|Babe Ruth’s Daughter Hits a Home Run at All Children’s Hospital|
During his heyday with the New York Yankees, legendary slugger Babe Ruth made a sizeable donation to help build the hospital that would one day become All Children's. And on a balmy Monday afternoon in St. Petersburg, more than eight decades later, his 97-year-old daughter paid a visit to All Children's to see the cutting-edge facility and reflect on her father's generosity.
"I'm sure he would say, 'I'm glad I helped get it started and I wish I had done more - he loved children,' " said Julia Ruth Stevens, in town for a two-day "100 Years of Baseball in St. Petersburg" celebration.
Members of the All Children's Foundation, including Executive Vice President Jenine Rabin, greeted Mrs. Stevens in the hospital lobby and expressed their appreciation for her dad's contribution to the American Legion Crippled Children's Hospital, noted in a 1928 St. Petersburg Times headline: "Babe Ruth to Help Kiddies: Sultan of Swat to Aid In Making Crippled Children's Hospital A Success."
Ruth's name was added to the donor wall of the All Children's as part of the presentation Monday, and Mrs. Stevens signed baseballs for the All Children's/Development Council's VIP Auction April 12 - with plaques commemorating the building of the American Legion Crippled Children's Hospital on a wall directly behind her.
"Mother and I would accompany him down here and we'd go out and watch him during spring training games," she told Rabin. "Mother went to every game, but I couldn't because I had to go to school part of the time."
Asked about her dad, she remarked, "He was such a great man. I never thought of him as a ballplayer. He was my father and a wonderful father - a bit strict I might add. But I loved him very much and he was very good to me. We used to go bowling and I would go to football games with him. And we just would have an absolutely wonderful time."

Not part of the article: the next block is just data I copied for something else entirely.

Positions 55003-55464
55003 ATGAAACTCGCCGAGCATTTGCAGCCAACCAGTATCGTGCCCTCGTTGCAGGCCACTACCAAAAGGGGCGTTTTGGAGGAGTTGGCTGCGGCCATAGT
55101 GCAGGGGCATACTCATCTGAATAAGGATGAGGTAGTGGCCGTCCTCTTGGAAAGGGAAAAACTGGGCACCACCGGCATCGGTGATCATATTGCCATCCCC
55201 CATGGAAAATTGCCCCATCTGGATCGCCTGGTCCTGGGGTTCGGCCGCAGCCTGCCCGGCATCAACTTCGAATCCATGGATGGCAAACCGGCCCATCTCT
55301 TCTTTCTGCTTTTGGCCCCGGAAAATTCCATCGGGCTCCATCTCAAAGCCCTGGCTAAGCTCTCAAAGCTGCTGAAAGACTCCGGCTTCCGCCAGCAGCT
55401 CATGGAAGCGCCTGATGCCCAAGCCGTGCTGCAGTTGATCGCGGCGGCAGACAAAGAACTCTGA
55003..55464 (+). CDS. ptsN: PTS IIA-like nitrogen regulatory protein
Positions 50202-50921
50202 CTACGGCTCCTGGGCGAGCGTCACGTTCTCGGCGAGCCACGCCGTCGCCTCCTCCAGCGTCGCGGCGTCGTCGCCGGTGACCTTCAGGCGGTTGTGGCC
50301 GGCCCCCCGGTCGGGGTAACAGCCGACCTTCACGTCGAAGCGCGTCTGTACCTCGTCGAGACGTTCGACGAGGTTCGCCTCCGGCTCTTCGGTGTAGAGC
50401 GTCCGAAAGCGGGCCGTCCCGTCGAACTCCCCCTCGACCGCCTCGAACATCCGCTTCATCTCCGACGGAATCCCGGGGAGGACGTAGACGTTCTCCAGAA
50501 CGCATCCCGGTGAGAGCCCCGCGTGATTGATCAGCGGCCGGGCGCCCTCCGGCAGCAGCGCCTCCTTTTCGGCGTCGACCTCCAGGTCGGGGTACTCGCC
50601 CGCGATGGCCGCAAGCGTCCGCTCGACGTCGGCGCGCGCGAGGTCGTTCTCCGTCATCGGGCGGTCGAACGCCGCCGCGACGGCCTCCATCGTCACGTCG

She had a wonderful time herself taking a short tour of the hospital and visiting with several young patients and their parents. "Nice to meet you, you're a very sweet girl," she told Jacquleen Brown. Several doors down, she reached out to hold the hand of a sick toddler, Kearstin Carpenter, and give her words of encouragement.
Prior to stopping by All Children's, Mrs. Stevens was the guest of honor at Al Lang Stadium before a game between the Baltimore Orioles and Canadian National Team - not far from where Ruth hit the longest home run ever recorded in Major League baseball competition: 611 feet at the old Waterfront Park.
St. Petersburg Mayor Rick Kriseman presented her with a special proclamation and key to the city. Mrs. Stevens rose from her wheelchair to wave and acknowledge the warm applause from the crowd, just the way her father would have done so many times.
"It's been very, very rewarding," she said of her visit to St. Petersburg. "I have such wonderful memories of St. Petersburg, and I was so happy to come down. I wish I was staying longer."